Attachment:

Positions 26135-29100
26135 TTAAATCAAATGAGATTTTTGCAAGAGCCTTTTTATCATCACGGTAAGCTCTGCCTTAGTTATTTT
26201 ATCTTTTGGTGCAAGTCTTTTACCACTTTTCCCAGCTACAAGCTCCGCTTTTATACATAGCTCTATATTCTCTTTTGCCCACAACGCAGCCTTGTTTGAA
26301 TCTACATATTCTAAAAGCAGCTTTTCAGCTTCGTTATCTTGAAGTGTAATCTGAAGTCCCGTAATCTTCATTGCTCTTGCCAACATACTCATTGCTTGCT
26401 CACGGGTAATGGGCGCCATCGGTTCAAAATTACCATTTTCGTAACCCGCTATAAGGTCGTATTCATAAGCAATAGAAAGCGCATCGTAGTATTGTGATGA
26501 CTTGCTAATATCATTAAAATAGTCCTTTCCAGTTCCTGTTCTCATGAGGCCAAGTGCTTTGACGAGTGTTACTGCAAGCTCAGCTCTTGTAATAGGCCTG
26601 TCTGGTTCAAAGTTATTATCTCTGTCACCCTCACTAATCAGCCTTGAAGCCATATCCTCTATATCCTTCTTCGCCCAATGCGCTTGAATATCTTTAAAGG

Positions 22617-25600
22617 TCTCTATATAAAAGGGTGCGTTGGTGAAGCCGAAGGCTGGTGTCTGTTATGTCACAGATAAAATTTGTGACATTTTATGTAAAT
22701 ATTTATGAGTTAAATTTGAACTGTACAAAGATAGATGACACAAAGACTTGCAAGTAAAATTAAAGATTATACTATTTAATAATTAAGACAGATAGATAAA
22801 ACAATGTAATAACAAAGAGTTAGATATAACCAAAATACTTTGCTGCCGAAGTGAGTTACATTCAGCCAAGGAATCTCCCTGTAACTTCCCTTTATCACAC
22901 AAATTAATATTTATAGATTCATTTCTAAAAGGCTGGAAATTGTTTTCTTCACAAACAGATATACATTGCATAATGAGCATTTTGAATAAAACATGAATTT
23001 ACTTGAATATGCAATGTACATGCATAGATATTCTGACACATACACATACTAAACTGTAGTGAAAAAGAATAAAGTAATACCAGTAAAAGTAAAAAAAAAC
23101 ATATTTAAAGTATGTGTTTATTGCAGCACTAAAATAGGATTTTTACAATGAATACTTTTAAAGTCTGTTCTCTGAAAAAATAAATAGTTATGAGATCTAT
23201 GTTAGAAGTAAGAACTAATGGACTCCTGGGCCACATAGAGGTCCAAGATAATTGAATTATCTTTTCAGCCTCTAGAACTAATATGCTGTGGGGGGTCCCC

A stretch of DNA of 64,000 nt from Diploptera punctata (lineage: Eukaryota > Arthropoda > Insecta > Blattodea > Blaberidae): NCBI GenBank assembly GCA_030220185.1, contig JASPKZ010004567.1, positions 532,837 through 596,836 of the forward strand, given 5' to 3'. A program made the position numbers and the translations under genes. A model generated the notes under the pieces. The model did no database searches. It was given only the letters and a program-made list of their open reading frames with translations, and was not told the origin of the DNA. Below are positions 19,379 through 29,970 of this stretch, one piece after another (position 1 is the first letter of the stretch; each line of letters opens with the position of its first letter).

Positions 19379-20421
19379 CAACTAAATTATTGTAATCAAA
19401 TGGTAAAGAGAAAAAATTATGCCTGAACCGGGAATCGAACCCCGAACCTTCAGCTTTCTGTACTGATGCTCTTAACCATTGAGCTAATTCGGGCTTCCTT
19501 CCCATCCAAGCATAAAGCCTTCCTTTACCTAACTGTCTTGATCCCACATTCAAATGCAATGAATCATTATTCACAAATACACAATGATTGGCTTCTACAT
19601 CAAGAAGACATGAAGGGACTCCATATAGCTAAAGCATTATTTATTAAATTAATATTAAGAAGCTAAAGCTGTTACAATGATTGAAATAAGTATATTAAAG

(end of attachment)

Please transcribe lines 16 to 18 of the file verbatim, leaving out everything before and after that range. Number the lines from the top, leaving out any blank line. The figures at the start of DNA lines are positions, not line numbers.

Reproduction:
A stretch of DNA of 64,000 nt from Diploptera punctata (lineage: Eukaryota > Arthropoda > Insecta > Blattodea > Blaberidae): NCBI GenBank assembly GCA_030220185.1, contig JASPKZ010004567.1, positions 532,837 through 596,836 of the forward strand, given 5' to 3'. A program made the position numbers and the translations under genes. A model generated the notes under the pieces. The model did no database searches. It was given only the letters and a program-made list of their open reading frames with translations, and was not told the origin of the DNA. Below are positions 19,379 through 29,970 of this stretch, one piece after another (position 1 is the first letter of the stretch; each line of letters opens with the position of its first letter).

Positions 19379-20421
19379 CAACTAAATTATTGTAATCAAA